What would you tell others?

Definitely, for sure, blog away your debt! Lol. I joke, I joke. But seriously, I feel like having this platform has been a game changer for me. Having all of your immensely helpful suggestions, as well as your gentle chiding when I go astray has been incredible. There’s nothing like a public forum to keep you accountable, and I feel fortunate to have the opportunity! For most people (who don’t publicly blog about their debt), I would say that the written budget is key. And, also, there’s something that has to change inside you. I’ve heard Dave Ramsey talk about this and its so difficult to explain or quantify, but its like a switch has been flipped from “it would be nice to get out of debt so I’m just going to think about it and mull it over and complain about it” to “I AM GOING TO GET OUT OF DEBT…NOW!!!” I don’t know how you reach this point, but I think everyone has to get there. If you’re not there, it’s not going to work.

Thank you all for being a part of my debt-repayment journey the past several months! I appreciate you all more than you know! I owe you all a debt update. I admit that some of the looming student loans have made me less-than-thrilled to add up the numbers (because the growing interest is just sickening and I don’t even want to see it!). But its been over a month (last debt update here), so it’s time. Be on the lookout for a debt update soon.

Happy weekend!!!


Visual Motivation: Debt Thermometer

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We have had a couple conversations lately where I’ve asked for tips on how you stay motivated in the debt-payoff process.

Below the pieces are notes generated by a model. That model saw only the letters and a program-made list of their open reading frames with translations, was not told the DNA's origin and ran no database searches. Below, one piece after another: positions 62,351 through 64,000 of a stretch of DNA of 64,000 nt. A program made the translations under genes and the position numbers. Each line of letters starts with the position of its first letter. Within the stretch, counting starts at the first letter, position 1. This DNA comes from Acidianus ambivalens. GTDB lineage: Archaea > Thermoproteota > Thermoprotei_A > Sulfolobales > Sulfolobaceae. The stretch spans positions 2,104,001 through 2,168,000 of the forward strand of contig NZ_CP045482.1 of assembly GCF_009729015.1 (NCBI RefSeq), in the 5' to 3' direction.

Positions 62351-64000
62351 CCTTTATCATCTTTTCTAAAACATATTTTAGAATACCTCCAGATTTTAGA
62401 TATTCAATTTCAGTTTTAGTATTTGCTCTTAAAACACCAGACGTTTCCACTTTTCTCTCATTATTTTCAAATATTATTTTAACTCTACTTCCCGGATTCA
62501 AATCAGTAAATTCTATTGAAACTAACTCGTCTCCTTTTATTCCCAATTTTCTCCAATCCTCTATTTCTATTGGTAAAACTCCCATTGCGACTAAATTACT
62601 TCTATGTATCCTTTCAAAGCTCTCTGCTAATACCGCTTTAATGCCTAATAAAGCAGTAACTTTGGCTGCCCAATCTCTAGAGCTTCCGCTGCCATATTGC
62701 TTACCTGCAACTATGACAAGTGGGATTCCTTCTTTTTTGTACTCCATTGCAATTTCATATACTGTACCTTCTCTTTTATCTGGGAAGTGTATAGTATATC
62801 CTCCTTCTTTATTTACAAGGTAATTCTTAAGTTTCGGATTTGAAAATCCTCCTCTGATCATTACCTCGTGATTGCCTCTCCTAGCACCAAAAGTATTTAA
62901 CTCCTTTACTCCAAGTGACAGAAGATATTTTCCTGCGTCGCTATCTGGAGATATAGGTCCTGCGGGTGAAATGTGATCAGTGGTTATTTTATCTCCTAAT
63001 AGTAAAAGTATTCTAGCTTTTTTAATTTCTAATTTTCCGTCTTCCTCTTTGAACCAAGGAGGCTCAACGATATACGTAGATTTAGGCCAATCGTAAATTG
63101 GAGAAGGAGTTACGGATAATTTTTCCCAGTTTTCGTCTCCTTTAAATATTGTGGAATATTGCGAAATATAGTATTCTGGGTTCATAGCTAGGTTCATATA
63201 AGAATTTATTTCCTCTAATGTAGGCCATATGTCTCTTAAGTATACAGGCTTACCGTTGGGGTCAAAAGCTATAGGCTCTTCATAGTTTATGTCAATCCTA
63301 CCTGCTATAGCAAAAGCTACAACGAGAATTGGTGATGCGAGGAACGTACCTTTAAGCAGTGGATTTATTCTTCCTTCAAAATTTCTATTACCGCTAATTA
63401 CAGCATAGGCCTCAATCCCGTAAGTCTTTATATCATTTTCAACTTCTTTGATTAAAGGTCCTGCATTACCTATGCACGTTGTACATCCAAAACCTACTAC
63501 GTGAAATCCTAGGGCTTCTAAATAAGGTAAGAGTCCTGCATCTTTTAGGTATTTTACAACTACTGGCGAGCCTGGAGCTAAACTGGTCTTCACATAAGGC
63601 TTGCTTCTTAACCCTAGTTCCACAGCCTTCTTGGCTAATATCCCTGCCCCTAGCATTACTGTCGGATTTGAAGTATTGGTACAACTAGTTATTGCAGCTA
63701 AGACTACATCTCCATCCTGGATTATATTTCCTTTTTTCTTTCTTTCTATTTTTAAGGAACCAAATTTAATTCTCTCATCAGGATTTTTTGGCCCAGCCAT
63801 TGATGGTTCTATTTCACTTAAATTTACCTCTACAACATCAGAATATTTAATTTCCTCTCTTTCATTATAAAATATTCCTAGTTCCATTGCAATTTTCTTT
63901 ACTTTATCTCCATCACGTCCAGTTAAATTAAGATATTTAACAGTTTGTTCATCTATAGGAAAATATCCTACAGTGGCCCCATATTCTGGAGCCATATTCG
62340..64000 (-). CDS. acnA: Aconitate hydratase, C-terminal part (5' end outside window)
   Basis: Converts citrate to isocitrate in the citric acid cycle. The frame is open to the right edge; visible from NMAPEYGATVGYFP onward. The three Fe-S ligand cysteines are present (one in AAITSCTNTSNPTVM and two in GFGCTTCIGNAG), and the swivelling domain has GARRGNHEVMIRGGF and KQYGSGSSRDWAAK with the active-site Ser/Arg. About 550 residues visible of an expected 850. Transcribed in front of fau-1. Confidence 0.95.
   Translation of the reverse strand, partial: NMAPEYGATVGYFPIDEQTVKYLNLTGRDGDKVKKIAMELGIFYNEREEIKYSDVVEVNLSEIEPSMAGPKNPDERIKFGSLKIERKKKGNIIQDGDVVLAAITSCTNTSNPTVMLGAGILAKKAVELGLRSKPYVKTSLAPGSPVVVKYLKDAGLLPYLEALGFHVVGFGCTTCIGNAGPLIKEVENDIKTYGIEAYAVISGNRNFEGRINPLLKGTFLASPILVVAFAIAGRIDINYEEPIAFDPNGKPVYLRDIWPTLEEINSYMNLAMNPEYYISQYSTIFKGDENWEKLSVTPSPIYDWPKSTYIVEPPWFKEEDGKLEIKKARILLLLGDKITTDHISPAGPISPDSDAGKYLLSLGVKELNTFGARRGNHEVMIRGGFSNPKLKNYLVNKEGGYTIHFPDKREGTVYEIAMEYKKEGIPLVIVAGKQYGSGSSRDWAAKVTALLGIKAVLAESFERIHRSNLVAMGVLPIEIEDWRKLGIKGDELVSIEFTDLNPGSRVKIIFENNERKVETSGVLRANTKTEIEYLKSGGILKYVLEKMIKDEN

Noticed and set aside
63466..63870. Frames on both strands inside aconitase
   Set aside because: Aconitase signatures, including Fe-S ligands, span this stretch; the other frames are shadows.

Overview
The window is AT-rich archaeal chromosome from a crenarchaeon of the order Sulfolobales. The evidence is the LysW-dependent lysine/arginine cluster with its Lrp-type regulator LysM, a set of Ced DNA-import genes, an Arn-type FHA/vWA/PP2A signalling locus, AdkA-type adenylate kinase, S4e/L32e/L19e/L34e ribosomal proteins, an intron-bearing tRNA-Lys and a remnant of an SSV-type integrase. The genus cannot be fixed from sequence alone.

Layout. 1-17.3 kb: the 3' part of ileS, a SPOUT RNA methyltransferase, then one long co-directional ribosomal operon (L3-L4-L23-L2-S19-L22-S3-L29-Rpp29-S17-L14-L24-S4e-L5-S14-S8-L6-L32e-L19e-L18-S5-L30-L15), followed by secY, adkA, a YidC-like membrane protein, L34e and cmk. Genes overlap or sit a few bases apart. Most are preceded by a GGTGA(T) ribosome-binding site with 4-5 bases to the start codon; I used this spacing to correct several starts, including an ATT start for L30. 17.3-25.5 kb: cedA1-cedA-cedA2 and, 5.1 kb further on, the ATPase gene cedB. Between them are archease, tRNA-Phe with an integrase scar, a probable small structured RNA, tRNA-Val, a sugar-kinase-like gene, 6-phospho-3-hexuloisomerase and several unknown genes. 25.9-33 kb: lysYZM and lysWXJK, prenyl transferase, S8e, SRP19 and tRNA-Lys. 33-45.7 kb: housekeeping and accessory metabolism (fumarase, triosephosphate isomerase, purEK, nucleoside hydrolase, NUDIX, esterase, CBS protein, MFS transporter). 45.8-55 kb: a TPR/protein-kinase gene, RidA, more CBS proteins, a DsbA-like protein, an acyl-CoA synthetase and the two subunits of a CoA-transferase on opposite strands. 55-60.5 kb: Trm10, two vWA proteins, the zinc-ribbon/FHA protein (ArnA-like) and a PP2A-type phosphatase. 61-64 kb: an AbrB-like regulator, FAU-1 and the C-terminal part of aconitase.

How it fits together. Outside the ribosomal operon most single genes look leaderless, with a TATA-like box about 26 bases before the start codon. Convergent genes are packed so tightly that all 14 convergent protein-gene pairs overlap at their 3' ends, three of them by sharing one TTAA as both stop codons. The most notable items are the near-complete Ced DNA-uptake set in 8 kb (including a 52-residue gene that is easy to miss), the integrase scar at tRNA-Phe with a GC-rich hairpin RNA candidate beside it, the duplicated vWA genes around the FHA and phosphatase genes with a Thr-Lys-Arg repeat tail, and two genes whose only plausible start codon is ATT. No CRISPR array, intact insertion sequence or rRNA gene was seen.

I received so many great tips and ideas and I thank you for them all!

One thing that I thought would work well for us was to have a visual image of our debt lowering every month.

I’m a little “old school” in some ways and a 3-D physical paper seemed to appeal to me more than a graphic on a computer screen.

So, I made a Wells Fargo CC Debt Thermometer!

IMG_3130

My arts and crafts skills leave much to be desired.

I have no idea why I did such random increments (increments of $1,000 in some places and only $500 in others), and I’m positive its not to scale. But I try.

On the right side I have the amount paid listed, capping out at $7,000 (for reference, I owed just under $7700 when I first started blogging in March); on the left side I have the amount due remaining. After my $800 May payment plus the $1,000 snowflake payment from March’s surplus, I’ve been able to color about $3,000 of debt paid off.

I am so excited to figure out how much we can put toward Wells Fargo from our April surplus! If our earnings stay steady, I should be able to have the card paid in full in less than 4 months (!!!!!!!) This is HUGE! And staying on this track will have us paying off our final credit card (Bank of America) by November or December (remember my “official” goal was March 2015, so this is really early)! CAN NOT WAIT!!!

 

I was originally going to make a debt thermometer with ALL of our debts, but I think I’m only going to make them 1-at-a-time for whatever debt we are currently focusing on. It makes it so much more motivating to see huge payments every month, instead of only small minimum payments being made. Plus, it will be fun with each new “debt focus” to make a new debt thermometer as a way to track our progress.

Thanks for all the suggestions and support along this process!